McFadden’s Movement – a strong mental health initiative

By Doug Kennedy

For a young man, Garrett McFadden has already had a lot of great life experiences in sports, and his drive, work ethic and desire to help have served him well, both on and off the ice.
McFadden played his minor hockey in Kincardine until bantam, when he went to Grey Bruce AAA. Brian Royle was his all-Ontario peewee coach and Grey-Bruce minor midget coach.
“Over the years, I had the pleasure of coaching many really good players and more great people,” said Royle. “Garrett fits in both categories. As a player, he worked hard on his skills and was ultra-competitive on and off the ice. But the amazing thing to me was how low maintenance he was. Garret really shone off the ice; being an excellent teammate, respectful of everyone, a true pleasure to be around. Garrett using his success to promote McFadden’s Movement is no surprise to me.”
Two of his best hockey memories are winning the all-Ontario peewee championship and the KDSS OFSAA gold medal he won in Peterborough in 2012.
Derrick Burrows has seen as many hockey players come through Kincardine as anyone, and he says “His skating skill and edge work were near perfect. He was a team leader on and off the ice, and is also impressed how much he is giving back at a young age.”
I helped coach the KDSS High School team McFadden played on in 2012, when he led the team in scoring and we won OFSAA. He would have been our best defenseman, but we had 10 players who were all good defenseman. I thought we needed his offense upfront so I played him with Jacob Siekierski and Ryker Killins. The three of them were dominating every shift on the ice. McFadden and Killins could have been our best two defenseman by showing their overall skill by dominating up front. He played left wing in OFSAA and was the leading scorer of the tournament. As one of our captains, Gerrit Satosek said, “I was amazed at how dominant he was on the ice, especially as a Grade 9 playing against kids four years older than him.”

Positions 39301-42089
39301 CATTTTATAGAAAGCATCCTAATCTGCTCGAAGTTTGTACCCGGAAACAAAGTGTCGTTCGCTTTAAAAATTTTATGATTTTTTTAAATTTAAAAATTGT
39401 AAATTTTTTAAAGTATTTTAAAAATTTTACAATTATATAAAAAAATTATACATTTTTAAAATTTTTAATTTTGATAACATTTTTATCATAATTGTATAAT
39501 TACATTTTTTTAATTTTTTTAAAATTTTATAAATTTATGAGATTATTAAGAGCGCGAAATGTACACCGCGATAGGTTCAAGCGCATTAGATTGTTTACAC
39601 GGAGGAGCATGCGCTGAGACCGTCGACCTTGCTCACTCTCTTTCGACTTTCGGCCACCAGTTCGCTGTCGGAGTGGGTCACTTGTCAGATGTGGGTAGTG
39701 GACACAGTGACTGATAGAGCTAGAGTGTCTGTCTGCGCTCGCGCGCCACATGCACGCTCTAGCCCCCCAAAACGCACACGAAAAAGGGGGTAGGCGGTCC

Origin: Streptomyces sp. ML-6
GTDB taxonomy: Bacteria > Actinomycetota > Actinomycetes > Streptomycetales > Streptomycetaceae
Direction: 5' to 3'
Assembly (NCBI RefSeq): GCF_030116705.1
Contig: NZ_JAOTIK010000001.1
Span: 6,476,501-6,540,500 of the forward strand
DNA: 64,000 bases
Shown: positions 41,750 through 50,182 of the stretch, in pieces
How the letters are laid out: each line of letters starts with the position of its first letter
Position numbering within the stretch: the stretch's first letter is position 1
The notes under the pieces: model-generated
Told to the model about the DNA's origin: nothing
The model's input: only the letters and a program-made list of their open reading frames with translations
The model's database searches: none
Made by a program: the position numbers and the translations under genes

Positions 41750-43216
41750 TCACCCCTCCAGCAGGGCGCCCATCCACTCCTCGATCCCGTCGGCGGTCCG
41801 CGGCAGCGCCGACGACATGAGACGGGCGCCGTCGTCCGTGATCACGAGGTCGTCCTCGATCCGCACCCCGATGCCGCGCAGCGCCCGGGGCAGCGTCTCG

Another coach on the KDSS hockey team, Peter Wolfe, said “the biggest thing he can remember about Garrett was his maturity beyond his years.”
He played for team Ontario in the under 17-tournament in Cape Breton, Nova Scotia in 2014. They played Germany, United States, Russia, and Atlantic-Canada and Sweden.
He was drafted twelfth overall in the first round by the Guelph Storm. In his first year, he played on a strong Guelph team that lost in the Memorial cup final. He played in Guelph for five seasons. I am sure he had many chances to get traded to a better team in his last couple seasons, but he choose to stay with Guelph. He was the captain of the Guelph team during his last two years playing for the Storm.
One of his favourite hockey memories was his first year playing for Guelph in the OHL. The team took a trip to Boston to play Boston University and UMass Lowell. He described it as super cool to play NCAA D1 teams and explore the city with his teammates.
One of his most amazing accomplishments has been linked to tragedy. His cousin, Wes Cameron, committed suicide when McFadden was a young teenager. Since then, he has helped form “McFadden’s Movement”, a mental health campaign that strives to change, help and development health initiatives among young athletes. Wes for Youth is one of the organizations Garrett is involved with. He has talked to many minor hockey teams in the Guelph area throughout the WOAA.

Jeff Alcombrack has been his personal trainer for the last 10 years in Kincardine. Jeff says he was one of the most self motivated kids he has ever trained and is impressed with all the good things he is also doing off the ice.

In the 2015-16 and 2016-17 OHL seasons, he was named the OHL Humanitarian of the year. In 2016, he was named the Canadian Hockey League Humanitarian of the year. This award was given to him in part because of his McFadden’s Movement, which has helped many young kids talk about mental health. In 2017, at the University of Guelph, he won the “be the change” award for his leadership skills with youth in the Guelph area.
McFadden’s season came to an early end this year as his team, the Acadia Axemen, were hosting the Canadian University hockey championships. Located about 100 kilometres outside of Halifax, the team was about to play its first game against UQTR Patriots, when the season was ended on March 13. They had a really good season, losing in their league final. He said they have a shot at another league final this year with many returning players.
This summer he is living in Halifax with his girlfriend and training to be ready for next season. The coming year is still up in the air, as some fall university sports have been cancelled until the spring. He will graduate next year with a bachelor of business administration degree.
His future plans include playing some professional hockey in North America first. Down the road playing in Europe is also something he would consider.
Talk about a difference-maker from our home town. McFadden has made a big impression in a lot of areas already at a young age. I am sure this journey has just gotten started. Our community is really proud of you.

McFadden’s Movement – a strong mental health initiative was last modified: June 25th, 2020 by Tammy Schneider

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